The false narrative created by the Freeh report, the NCAA sanctions and the tacit acceptance of both by the Board of Trustees has unjustly marred Penn State. Until Penn State refutes this false narrative, it will not be able to move forward. The truth matters and we need to discover it.

There are 31 candidates vying for three seats on the board, explain what makes you the most qualified candidate?

My candidacy is differentiated and superior to others because I understand and have direct experience and a track record of success in critical matters facing Penn State: online education, fiscal restraint and the pursuit of truth in the Sandusky scandal.

During my service on the Penn State Outreach and online Education Advisory Board I have come to understand World Campus and the institutional barriers that must be broken to insure its continued dominance. My company, pediped footwear, competes online against the top companies in the world. We find ways to drive distinction and appeal to a growing breed of empowered, discerning customers. I will help Penn State do the same while moving the University toward an optimal blend of traditional and non-traditional learning.

Fiscal constraint is critical to Penn State's future. I have accomplished this without sacrificing quality. In my role on the Board of Trustees at the Aloha Foundation, an educational non-profit in Vermont, I drafted a policy creating a maintenance endowment to lessen the future burden of capital projects. We have also kept the cost of tuition in line with inflation over the past three years.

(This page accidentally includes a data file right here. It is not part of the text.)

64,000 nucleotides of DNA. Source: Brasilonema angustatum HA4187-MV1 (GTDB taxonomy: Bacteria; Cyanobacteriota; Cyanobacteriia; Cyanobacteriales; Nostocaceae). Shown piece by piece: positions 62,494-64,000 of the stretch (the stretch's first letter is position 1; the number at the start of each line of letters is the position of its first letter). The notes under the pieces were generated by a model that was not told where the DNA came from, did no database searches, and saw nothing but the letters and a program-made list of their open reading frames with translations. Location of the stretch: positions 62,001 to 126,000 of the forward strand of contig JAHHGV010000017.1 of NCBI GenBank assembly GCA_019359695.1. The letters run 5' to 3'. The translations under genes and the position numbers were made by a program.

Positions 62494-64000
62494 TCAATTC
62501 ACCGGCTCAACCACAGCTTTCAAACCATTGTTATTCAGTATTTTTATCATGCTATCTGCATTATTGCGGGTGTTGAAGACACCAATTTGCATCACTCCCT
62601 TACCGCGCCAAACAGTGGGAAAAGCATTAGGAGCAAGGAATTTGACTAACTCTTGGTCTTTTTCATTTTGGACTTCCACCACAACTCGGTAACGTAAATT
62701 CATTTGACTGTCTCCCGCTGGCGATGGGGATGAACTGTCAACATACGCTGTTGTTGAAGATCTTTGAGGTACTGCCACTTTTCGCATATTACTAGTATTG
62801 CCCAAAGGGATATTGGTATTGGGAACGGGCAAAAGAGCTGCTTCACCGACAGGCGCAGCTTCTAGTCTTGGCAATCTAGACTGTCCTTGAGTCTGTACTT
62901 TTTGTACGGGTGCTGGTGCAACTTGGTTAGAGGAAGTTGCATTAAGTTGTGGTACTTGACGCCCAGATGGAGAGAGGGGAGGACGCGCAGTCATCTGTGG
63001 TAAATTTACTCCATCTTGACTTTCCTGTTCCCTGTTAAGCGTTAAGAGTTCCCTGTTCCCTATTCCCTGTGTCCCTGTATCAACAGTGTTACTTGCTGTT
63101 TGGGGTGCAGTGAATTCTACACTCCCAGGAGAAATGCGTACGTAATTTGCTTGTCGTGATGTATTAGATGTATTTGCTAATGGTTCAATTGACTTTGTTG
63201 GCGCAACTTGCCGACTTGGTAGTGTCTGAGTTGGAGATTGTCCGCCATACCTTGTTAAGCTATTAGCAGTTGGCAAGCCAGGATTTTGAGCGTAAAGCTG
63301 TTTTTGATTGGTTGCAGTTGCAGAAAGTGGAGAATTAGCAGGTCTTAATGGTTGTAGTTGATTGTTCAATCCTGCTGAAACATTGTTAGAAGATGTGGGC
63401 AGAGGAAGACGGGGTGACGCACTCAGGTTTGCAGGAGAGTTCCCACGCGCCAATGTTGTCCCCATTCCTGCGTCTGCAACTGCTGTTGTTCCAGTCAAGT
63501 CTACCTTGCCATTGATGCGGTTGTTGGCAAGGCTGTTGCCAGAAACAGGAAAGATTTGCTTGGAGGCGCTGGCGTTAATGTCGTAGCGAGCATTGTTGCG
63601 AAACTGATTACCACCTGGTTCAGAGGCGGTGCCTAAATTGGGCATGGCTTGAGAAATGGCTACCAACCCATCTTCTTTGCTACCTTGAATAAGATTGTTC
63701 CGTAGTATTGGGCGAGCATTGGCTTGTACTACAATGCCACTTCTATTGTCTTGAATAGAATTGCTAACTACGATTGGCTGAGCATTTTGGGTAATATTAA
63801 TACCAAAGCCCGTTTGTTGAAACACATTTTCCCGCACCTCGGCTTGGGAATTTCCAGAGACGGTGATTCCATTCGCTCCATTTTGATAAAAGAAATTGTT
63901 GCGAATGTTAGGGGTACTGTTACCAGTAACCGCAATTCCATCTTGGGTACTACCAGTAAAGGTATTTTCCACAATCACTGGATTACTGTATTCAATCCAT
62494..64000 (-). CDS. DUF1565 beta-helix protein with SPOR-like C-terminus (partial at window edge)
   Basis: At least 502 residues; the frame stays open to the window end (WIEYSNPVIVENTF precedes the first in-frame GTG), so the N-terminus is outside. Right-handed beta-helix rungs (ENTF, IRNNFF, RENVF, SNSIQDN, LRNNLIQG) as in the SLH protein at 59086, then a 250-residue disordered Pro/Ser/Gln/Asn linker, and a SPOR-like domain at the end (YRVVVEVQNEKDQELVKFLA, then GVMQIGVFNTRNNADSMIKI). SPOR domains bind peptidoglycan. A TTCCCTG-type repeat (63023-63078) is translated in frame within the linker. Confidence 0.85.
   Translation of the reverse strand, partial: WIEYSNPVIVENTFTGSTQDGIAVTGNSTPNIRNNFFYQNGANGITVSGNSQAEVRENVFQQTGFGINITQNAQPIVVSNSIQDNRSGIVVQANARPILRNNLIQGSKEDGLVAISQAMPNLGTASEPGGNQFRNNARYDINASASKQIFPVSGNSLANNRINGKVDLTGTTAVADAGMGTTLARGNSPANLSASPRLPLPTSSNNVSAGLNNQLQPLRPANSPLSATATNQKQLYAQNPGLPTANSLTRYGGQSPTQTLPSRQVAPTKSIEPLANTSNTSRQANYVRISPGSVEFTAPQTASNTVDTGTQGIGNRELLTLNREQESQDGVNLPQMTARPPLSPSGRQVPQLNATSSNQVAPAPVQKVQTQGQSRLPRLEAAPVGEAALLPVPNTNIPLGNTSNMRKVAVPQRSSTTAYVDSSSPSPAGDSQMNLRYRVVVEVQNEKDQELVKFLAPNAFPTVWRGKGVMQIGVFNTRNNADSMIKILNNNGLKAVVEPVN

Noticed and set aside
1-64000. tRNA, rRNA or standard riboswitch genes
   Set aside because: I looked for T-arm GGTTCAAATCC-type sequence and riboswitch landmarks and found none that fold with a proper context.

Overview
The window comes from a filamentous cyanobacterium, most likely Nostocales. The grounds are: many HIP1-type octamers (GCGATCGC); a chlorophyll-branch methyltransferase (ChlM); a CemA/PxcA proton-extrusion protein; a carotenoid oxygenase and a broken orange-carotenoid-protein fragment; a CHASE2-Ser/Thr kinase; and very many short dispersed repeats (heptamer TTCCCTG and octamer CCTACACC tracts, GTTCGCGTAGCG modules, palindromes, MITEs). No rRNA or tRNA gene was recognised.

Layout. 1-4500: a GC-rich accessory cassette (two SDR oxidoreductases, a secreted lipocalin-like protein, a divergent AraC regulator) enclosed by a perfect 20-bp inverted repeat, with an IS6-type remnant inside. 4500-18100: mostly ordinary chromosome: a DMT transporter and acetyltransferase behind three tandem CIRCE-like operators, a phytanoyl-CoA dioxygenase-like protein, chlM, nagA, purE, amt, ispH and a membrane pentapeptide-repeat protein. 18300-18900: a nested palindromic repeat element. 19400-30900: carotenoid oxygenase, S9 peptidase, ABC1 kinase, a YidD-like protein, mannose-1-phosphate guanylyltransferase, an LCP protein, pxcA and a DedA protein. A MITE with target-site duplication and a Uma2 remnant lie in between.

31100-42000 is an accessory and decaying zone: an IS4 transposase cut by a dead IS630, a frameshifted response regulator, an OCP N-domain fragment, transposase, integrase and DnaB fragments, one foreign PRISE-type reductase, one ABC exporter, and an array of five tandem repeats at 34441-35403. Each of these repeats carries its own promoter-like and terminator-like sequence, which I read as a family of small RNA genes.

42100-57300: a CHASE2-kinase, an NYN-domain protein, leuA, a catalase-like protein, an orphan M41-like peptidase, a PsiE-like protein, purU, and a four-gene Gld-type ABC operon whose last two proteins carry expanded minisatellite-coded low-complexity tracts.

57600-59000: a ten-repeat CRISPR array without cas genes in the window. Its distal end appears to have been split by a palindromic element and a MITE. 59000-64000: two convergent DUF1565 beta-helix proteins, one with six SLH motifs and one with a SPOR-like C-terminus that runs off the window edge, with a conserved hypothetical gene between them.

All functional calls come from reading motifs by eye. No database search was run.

We need to find the whole truth of the Sandusky scandal. I co-authored a critique of the Freeh report with Franco Harris and Christian Marrone entitled "A Rush to Judgment" to start this process 20 months ago. I will continue this quest on the Board.

I will bring this track record of results and success to the Board of Trustees.

Learn more about the candidate HERE.

John J. Graham, Jr., '99, Lib, general counsel, Great Valley Publishing Co., Philadelphia, Pa.

List your top three priorities if elected, or re-elected, to the board and explain why they would be your priorities.